Others move to Hong Kong, the Chinese “special administrative region,” which has its own jurisdiction over civil and business matters.
While the territory, too, does not recognize same-sex marriages or civil unions, discrimination is not permitted on the grounds of race, gender or sexuality. Instead, Hong Kong worships meritocracy, money and success. And in practice, many people, including entertainers, live openly LGBT lives.
Hong Kong may also be home to thousands of gay people who choose to live there rather than in Singapore, the socially conservative country which holds itself up as a role model for China. Male homosexual activity is illegal in the city-state — police occasionally run sting operations to entrap people — and gay marriage is forbidden.
Singapore’s Media Development Authority is entrusted to promote creative industries, like film, even as it acts as a censor. Its mandate requires elimination of all content that “in any way promotes, justifies or glamorizes … lifestyles such as homosexuality, lesbianism, bisexualism, transsexualism, transvestism, pedophilia and incest.”
Lesbians are more likely to be ignored than gay men in Singapore, but not always. Taiwanese star Jolin Tsai’s hit song “We’re All Different … Yet the Same,” which has a video showing Tsai and actress Ruby Lin wearing wedding dresses and sharing a loving kiss, was recently banned. Last year, another Taiwanese singer, A-mei was not allowed to perform her pro-LGBT song “Rainbow” at a concert in Singapore.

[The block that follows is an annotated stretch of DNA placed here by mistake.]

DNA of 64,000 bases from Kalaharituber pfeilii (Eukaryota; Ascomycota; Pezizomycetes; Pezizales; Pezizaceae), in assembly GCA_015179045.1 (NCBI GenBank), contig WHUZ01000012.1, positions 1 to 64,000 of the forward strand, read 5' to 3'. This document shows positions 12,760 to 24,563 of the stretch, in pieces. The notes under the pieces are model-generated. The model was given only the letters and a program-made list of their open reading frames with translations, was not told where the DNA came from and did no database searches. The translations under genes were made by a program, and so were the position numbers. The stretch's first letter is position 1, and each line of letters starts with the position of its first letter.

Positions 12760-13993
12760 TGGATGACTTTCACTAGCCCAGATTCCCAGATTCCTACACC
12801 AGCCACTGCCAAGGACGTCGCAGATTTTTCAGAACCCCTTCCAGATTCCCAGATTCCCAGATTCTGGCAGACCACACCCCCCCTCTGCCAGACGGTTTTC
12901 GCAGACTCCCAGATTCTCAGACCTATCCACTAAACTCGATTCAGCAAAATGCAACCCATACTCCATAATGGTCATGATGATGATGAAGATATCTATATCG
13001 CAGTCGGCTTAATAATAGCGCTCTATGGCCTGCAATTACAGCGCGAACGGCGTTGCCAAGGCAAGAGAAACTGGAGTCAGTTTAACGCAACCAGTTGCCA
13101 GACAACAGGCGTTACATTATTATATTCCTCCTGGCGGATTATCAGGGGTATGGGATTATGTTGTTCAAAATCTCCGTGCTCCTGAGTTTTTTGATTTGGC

— Patrick Frater
Progressive Lawmakers Lead, Entertaiment Lags
In 1989, Denmark became the first country to create a registered partnership law. Norway and Sweden followed with similar legislation, paving the way for a same-sex marriage law in 2009.
Politicians, however, have been ahead of entertainers on the issue. “While Danish TV drama is celebrated globally for (its) strong female characters and progressive images of the Nordic welfare model, LGBT representation in Danish TV (offers few positives),” critic Katrine Hornstrup Yde wrote recently in Danish newspaper Politiken.
Entertainment in Sweden is slightly more advanced. Pubcaster SVT’s “Don’t Ever Wipe Tears Without Gloves,” a 2012 series about the impact of AIDS in the 1980s homosexual community, adapted by popular gay author Jonas Gardell from his own trilogy, was a big success, and reached a general audience. Within popular cinema, though, homosexual protagonists are rare, and comedy seems to play better than drama. Alexandra-Therese Keining’s 2011 “Kiss Me,” about a young woman’s affair with the lesbian daughter of her stepmother-to-be, earned critical plaudits but little box office love.
Ester Martin Bergsmark’s “Something Must Break,” about the relationship between a straight man and a self-abusive man who wants to be a woman, won the Tiger Award at last year’s Rotterdam fest, and earned transgender lead actress Saga Becker a Guldbagge — a first — but also failed at Swedish cinemas. Yet Ella Lemhagen’s 2008 comedy-drama “Patrik Age 1.5,” which revolves around a gay couple misplacing the decimal in their adoption papers and winding up saddled with a homophobic teenager, was a commercial success, and even played briefly in the U.S.
— Jon Asp